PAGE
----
19corrections officer.

20(3)  An authorized person who administers a controlled
21substance, other drug or device.

22(4)  A wholesale distributor of a controlled substance.

23(5)  A licensed provider in the LIFE program.

24(6)  A provider of hospice as defined in <-the act of July
2519, 1979 (P.L.130, No.48), known as the Health Care
26Facilities Act.

27(7)  A prescriber at a health care facility licensed by
28this Commonwealth if the quantity of controlled substances
29dispensed is limited to an amount adequate to treat the
30patient for a maximum of 24 hours with not more than two 24-

1hour cycles within any 15-day period.

2(8)  A veterinarian.

3"Licensed health care facility."  A health care facility that
4is licensed under Article X of the act of June 13, 1967 (P.L.31,
5No.21), known as the Public Welfare Code, or the act of July 19,
61979 (P.L.130, No.48), known as the Health Care Facilities Act.

7"LIFE program."  The program of medical and supportive
8services known as Living Independently For Elders.

9"Prescriber."  A person who is licensed, registered or
10otherwise lawfully authorized to distribute, dispense or to
11administer a controlled substance, other drug or device in the
12course of professional practice or research in this
13Commonwealth. The term does not include a veterinarian.

14"Program."  The Achieving Better Care by Monitoring All
15Prescriptions Program (ABC-MAP) created in section 6.

16Section 4.  <-Prescription Drug Monitoring ABC-MAP Board.

17(a)  Creation.--The <-Prescription Drug Monitoring ABC-MAP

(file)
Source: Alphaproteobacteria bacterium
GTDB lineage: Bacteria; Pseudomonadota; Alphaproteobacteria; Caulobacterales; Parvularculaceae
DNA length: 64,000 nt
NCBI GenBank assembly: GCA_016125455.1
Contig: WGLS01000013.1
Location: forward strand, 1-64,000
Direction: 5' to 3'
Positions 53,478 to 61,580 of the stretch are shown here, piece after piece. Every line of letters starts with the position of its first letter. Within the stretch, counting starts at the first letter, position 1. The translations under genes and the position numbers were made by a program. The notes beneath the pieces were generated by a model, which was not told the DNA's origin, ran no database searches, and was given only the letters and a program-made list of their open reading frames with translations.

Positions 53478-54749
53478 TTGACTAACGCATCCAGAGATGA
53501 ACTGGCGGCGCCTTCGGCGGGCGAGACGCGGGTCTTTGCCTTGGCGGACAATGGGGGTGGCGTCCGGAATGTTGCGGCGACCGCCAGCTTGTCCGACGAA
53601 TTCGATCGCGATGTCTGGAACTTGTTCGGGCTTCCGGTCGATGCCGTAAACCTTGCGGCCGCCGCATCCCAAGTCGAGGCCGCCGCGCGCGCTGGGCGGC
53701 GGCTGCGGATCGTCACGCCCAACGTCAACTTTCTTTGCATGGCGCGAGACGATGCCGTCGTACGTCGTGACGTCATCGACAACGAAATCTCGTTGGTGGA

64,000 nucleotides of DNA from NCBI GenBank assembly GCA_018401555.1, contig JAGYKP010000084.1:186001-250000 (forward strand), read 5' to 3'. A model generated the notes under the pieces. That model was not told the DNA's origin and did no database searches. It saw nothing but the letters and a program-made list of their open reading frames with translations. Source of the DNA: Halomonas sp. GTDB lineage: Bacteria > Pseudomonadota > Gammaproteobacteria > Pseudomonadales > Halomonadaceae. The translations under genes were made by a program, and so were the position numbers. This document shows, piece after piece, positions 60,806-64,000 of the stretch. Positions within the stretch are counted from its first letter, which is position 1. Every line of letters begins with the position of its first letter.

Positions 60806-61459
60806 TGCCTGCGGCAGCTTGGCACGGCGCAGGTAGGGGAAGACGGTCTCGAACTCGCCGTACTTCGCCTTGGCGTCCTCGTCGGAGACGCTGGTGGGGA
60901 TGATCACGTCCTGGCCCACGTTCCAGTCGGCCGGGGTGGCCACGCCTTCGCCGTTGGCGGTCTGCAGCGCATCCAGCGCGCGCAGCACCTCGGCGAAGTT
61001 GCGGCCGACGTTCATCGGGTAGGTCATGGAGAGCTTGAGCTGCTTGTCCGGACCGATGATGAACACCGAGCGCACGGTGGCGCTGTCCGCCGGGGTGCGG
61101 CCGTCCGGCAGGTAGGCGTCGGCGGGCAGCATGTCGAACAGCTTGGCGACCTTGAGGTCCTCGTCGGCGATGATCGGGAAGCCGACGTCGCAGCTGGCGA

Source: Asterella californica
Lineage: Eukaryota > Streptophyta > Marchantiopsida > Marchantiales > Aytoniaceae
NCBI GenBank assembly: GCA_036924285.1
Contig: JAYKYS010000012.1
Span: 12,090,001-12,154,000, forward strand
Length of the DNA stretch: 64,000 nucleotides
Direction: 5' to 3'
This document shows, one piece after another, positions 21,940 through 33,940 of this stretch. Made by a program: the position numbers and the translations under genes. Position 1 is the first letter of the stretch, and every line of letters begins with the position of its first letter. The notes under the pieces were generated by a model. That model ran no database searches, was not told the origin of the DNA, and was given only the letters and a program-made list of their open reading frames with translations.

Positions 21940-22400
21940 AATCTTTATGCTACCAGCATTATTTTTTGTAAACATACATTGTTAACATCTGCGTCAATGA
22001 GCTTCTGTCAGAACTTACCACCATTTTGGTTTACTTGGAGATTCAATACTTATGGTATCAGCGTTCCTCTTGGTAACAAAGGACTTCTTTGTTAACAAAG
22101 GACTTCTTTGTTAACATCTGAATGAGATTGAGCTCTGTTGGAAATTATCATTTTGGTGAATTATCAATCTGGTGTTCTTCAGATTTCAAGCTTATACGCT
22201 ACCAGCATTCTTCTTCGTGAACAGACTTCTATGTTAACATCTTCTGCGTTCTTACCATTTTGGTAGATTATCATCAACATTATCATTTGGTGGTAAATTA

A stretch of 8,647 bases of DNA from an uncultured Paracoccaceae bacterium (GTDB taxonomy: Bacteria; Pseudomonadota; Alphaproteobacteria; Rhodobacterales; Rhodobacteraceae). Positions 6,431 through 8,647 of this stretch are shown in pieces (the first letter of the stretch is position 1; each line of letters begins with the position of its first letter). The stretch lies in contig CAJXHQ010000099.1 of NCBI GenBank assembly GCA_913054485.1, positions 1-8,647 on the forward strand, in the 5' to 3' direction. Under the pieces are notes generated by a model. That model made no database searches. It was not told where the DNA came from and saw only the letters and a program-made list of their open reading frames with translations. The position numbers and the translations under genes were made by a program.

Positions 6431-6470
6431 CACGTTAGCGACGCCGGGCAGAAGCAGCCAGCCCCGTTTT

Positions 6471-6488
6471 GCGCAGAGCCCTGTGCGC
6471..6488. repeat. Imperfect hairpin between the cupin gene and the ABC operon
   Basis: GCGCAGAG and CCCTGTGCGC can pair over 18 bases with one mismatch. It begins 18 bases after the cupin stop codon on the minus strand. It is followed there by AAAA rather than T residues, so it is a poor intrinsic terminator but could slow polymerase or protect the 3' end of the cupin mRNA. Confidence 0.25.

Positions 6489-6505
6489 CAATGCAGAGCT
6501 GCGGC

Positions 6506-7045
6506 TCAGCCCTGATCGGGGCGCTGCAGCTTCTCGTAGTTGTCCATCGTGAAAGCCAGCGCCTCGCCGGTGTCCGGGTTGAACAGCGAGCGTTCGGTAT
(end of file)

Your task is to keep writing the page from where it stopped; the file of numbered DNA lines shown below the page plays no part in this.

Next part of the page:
18Board is created in the Department of Health. The board shall
19administer establish the program. The department shall <-perform 
<-20operate the program by performing budgetary, accounting,
21procurement and other support services <-as directed by the board.

22(b)  Board composition.--The board shall consist of the
23following individuals or their designees:

24(1)  Secretary of Health, who shall serve as chairperson.

25(2)  Secretary of Public Welfare.

26(3)  Secretary of Drug and Alcohol Programs.

27(4)  Secretary of State.

28(5)  The Insurance Commissioner.

29(6)  Secretary of Aging.

30(7)  The Commissioner of Pennsylvania State Police.

1(8)  The Attorney General.

<-2(9) The Physician General, if the Secretary of Health is
3not a physician.

4(c)  Term limits.--Each member of the board shall serve for
5the duration of their elected or appointed position.

6(d)  Meetings.--The board shall meet at least once a year for
7the purpose of assessing the costs and benefits of the program
8and effectuating any necessary changes. <-The board may meet more 
9frequently at the discretion of the chairperson.

10Section 5.  Powers and duties of board.

11The board shall have the following powers and duties:

12(1)  Evaluate and secure a vendor of an electronic
13prescription monitoring system for the purpose of carrying
14out the provisions of this act.

15(2)  Appoint an advisory group comprised of dispensers,
16prescribers, law enforcement<-, patient and privacy advocates
17and individuals with expertise considered important to the
18operation of the program. All members shall have unique